By Keith Brown
Athletes who are members of The Church of Jesus Christ of Latter-day Saints have participated in several of the Olympic Games in many different events to include swimming, track and field, gymnastics, basketball, soccer, BMX racing, fencing, weight lifting, shot put, and volleyball, to name but a few. Each athlete goes through arduous training as they prepare themselves to be the best in their event with hopes and aspirations of bringing home a gold medal.
History of the Olympics and Present Olympians
The Olympic Games is a major international event featuring summer and winter sports, in which thousands of athletes participate in a variety of competions. The Olympic Games are considered to be the world’s foremost sports competition and more than 200 nations participate. The Games are currently held biennially, with Summer and Winter Olympic Games alternating, meaning they each occur every four years. The ancient Olympic Games were held in Olympia, Greece, from the 8th century BC to the 4th century AD. Baron Pierre de Coubertin founded the International Olympic Commmittee (IOC) in 1894. The IOC has since become the governing body of the Olympic Movement, with the Olympic Charter defining its structure and authority. 
Presently competing in the 2012 London Olympic Games are 21 members of The Church of Jesus Christ, and in the Paralympic Games there are 5 members competing. Like their predecessors who competed in past Olympic Games, some of the athletes will fare well in the competition and will get to experience the sweet taste of victory, while others will not fare as well and will experience the agony of defeat.
Mormon Olympians of the Past
Some of the Latter-day Saints who have participated in previous games include:
Alma Richards who competed in the 1912 Olympics in Stockholm (Sweden) and won a gold medal in the track and field event. Before his final jump, he walked to a spot on the infield grass, and in full view of an audience of 24.000 people, he took off his hat, kneeled, and said this prayer, “God, give me strength. And if it’s right that I should win, give me the strength to do my best to set a good example all the days of my life.” As soon as he said “Amen” he put his “lucky” hat back on, walked to the end of the runway, and, without hesitation, raced for the bar. He cleared it at 6-feet, 4-inches to set a new world record and earn the gold medal.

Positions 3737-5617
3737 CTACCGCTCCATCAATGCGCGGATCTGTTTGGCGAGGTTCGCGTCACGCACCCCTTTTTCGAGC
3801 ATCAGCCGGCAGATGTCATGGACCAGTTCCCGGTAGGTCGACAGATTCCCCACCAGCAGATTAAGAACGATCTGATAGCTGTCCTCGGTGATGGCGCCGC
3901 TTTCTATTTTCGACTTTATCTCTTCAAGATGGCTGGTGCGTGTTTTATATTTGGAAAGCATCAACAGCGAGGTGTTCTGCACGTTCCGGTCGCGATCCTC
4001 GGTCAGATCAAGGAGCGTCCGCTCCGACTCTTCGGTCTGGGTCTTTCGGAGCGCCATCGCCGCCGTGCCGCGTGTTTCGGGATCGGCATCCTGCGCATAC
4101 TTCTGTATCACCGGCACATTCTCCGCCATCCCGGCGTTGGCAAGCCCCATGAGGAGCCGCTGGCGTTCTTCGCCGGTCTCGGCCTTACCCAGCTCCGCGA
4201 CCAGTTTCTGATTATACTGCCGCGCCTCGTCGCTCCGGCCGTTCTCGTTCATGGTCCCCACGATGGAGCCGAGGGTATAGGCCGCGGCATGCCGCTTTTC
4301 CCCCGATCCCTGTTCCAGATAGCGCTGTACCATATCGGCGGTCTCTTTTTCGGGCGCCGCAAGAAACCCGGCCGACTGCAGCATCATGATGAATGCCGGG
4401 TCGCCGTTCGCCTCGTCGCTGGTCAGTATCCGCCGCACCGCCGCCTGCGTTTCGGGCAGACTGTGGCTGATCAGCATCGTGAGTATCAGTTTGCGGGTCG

Corey Engen who competed in the 1948 Winter Olympics in St. Moritz, Switzerland, in the cross country and nordic skiing combined event. He was the captain of the U.S. Nordic ski team. While he did not win any Olympic medals, he was the recipient of 22 gold medals in national competitions and was inducted into the U.S. National Ski Hall of Fame in 1973. With his brothers, Corey was instrumental in popularizing skiing in Idaho and Utah. He taught skiing at Sun Valley in the 1950s and in 1961 he helped to develop and manage the Brundage Mountain Ski Resort in McCall, Idaho. He later taught skiing at Snowbasin and coached the Weber State ski team. 
Robert “Bob” Detweiler who competed inb the 1952 Helsinki, Finland Olympics in the rowing event and brought home the gold. He attended the Naval Academy and was in the fifth seat on their eight-oared crew that won the 1952 Olympic gold medal. He joined the LDS Church after his Olympic experiences.